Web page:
Zach Line powers SMU running game

BURLESON, Texas -- Sophomore Zach Line, a Michigan native, didn't know much at all about SMU when coach June Jones called to offer him a scholarship.

"I had never even been to Dallas," Line said. "I just knew SMU was a small school in a big city."

But Line bought into Jones' plan to rebuild the Mustangs -- and the warmer Texas weather -- and is helping to make bowl trips an annual occurrence on The Hilltop. The 6-1, 225-pound running back collected 1,391 yards on 227 carries to lead Conference USA in rushing in 2010.

He'll be a big factor in the SMU offense in Thursday's Armed Forces Bowl against Army, a program that can appreciate a good, hard-nosed running back.

Line, though, didn't figure he'd be a Mustang as he played his senior year of high school in Michigan. Line thought he'd run around the Michigan State Spartans' backfield, attending his father's alma mater and playing for the school he'd cheered for as a kid. But Michigan State, like the rest of the Football Bowl Subdivision schools, didn't offer Line a scholarship.

That's when Bill Keenist, the Detroit Lions' senior VP of communications, decided to help. Keenist's son had played with Line at Oxford High School, and Keenist was convinced that Line could play at a top college football program. So he sent a DVD of Line's exploits to Jones, a former coach for the Lions who was at Hawaii.

"A week later Coach Jones called and said they wanted me to visit Hawaii, but that was postponed and the next thing I know he's at SMU," Line said. "He called and said I needed to send him another tape because he couldn't take that tape from Hawaii."

Jones saw what he thought was a capable linebacker and recruited Line to SMU. But once Jones and the staff started slotting guys into positions, they moved Line to running back.

"Bill Keenist knew what we were looking for in a running back," Jones said. "We want a guy that can block a guy off the edge and has quickness to run the ball when we hand it to him. Zach will block anybody and he can run."

Last year, as a freshman, Line was the blocking back for Shawnbrey McNeal, who rushed for more than 1,000 yards. Line did find the end zone a handful of times in short-yardage situations, but was primarily a blocker. This season, having more carries has allowed him to show not only his toughness in carrying tacklers for extra yards but also his elusiveness.

"He has real good inside running instincts," Jones said. "We didn't give him the ball enough on some runs last year to really see that. He can run faster than what guys think he can run."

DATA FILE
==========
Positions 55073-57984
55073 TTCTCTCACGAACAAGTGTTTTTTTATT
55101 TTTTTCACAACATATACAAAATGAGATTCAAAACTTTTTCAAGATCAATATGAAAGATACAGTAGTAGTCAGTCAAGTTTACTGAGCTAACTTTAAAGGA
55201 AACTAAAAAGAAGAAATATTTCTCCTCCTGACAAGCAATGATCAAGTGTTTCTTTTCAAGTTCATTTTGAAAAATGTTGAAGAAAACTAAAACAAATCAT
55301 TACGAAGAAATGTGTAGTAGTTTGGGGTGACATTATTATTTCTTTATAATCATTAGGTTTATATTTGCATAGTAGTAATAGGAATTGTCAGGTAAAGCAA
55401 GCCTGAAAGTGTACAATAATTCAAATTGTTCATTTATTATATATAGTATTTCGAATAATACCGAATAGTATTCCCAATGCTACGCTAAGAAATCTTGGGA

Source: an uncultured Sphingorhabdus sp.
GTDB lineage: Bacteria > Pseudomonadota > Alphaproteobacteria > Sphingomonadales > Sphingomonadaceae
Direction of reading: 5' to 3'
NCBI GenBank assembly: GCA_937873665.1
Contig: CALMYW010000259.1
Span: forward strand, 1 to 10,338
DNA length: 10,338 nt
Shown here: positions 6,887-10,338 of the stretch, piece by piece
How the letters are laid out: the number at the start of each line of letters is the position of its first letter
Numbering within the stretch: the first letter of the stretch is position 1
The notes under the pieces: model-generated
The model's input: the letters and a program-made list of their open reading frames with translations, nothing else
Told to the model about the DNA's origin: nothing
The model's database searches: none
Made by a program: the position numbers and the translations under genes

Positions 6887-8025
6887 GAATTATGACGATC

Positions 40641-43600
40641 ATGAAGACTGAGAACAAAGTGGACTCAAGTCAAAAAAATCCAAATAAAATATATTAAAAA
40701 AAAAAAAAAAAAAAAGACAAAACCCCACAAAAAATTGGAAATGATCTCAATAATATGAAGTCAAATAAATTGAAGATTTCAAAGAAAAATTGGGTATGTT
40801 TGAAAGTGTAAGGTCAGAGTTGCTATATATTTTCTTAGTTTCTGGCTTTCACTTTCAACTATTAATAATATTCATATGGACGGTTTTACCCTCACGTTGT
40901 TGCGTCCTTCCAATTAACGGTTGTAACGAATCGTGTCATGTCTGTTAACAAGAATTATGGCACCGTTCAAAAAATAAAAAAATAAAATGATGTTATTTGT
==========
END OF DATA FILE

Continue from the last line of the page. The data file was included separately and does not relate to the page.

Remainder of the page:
Jones said Line probably runs a 4.6-second 40-yard dash. That speed combined with his powerful frame has made Line a critical part of the offense. He credits losing 17 pounds in the offseason -- dropping from 242 to 225 -- with allowing him to add a little quickness.

"Coming in here, I felt a lot quicker, more shifty," Line said. "I took it upon myself that to do what I wanted to do, I had to lose weight. My quickness is in the box running and side to side. Getting 10 yards in the box is hard to do and that's what they're looking for. I feel like I can do that."

Line also credits his wrestling background with helping him understand his body weight and what he can do with it. Line finished third in the state of Michigan for his classification in high school and loved the toughness the sport required.

"It was hard work and the discipline I had to have has helped me here, I think," Line said. "You have to have good balance and that helps me while blocking and running the ball."

Line has become a tough running back to bring down. And it turns out it's even tougher to keep him off the field. Line came down with a staph infection after rushing for 139 yards and a touchdown against TCU earlier this season. The infection was under his right armpit and the swelling was bad enough that Line couldn't lower his arm all the way.

"I was in the hospital for a few days, and it's fine now," Line said, as if it was no big deal.

A few days in the hospital didn't keep Line out of SMU's next game against Rice. He played in the second half and scored a late touchdown to put the game out of reach.

It was the kind of dedication that has earned the respect of his teammates.

"He's a leader as a quiet horse," said SMU assistant head coach Dan Morrison, whose emphasis is offense. "He's there every day. The kids trust him. They know he's going to do things right and go 100 percent and be there. He's one of those kinds of leaders."

Richard Durrett covers colleges for ESPNDallas.com. You can follow him on Twitter.